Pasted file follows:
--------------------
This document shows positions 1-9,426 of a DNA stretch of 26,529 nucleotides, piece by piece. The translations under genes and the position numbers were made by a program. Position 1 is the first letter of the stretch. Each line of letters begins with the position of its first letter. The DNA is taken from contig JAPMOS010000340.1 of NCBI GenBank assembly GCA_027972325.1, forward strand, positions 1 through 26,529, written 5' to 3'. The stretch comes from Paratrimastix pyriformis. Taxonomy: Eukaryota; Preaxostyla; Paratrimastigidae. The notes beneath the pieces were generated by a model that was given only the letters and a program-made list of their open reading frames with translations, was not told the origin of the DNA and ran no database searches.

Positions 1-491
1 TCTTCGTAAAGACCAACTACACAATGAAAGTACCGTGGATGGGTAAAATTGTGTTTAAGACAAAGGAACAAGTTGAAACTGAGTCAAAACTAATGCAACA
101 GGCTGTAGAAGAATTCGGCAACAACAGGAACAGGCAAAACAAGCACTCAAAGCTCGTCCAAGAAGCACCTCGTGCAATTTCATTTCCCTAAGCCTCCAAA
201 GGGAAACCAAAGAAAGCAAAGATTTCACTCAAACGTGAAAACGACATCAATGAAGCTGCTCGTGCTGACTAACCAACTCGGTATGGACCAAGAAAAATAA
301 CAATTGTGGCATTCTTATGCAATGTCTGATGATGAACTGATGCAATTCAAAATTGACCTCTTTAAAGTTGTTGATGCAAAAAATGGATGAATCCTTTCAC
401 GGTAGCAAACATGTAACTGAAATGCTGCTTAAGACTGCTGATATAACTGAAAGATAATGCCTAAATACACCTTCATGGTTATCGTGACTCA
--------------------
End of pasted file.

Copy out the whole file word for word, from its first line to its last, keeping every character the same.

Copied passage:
This document shows positions 1-9,426 of a DNA stretch of 26,529 nucleotides, piece by piece. The translations under genes and the position numbers were made by a program. Position 1 is the first letter of the stretch. Each line of letters begins with the position of its first letter. The DNA is taken from contig JAPMOS010000340.1 of NCBI GenBank assembly GCA_027972325.1, forward strand, positions 1 through 26,529, written 5' to 3'. The stretch comes from Paratrimastix pyriformis. Taxonomy: Eukaryota; Preaxostyla; Paratrimastigidae. The notes beneath the pieces were generated by a model that was given only the letters and a program-made list of their open reading frames with translations, was not told the origin of the DNA and ran no database searches.

Positions 1-491
1 TCTTCGTAAAGACCAACTACACAATGAAAGTACCGTGGATGGGTAAAATTGTGTTTAAGACAAAGGAACAAGTTGAAACTGAGTCAAAACTAATGCAACA
101 GGCTGTAGAAGAATTCGGCAACAACAGGAACAGGCAAAACAAGCACTCAAAGCTCGTCCAAGAAGCACCTCGTGCAATTTCATTTCCCTAAGCCTCCAAA
201 GGGAAACCAAAGAAAGCAAAGATTTCACTCAAACGTGAAAACGACATCAATGAAGCTGCTCGTGCTGACTAACCAACTCGGTATGGACCAAGAAAAATAA
301 CAATTGTGGCATTCTTATGCAATGTCTGATGATGAACTGATGCAATTCAAAATTGACCTCTTTAAAGTTGTTGATGCAAAAAATGGATGAATCCTTTCAC
401 GGTAGCAAACATGTAACTGAAATGCTGCTTAAGACTGCTGATATAACTGAAAGATAATGCCTAAATACACCTTCATGGTTATCGTGACTCA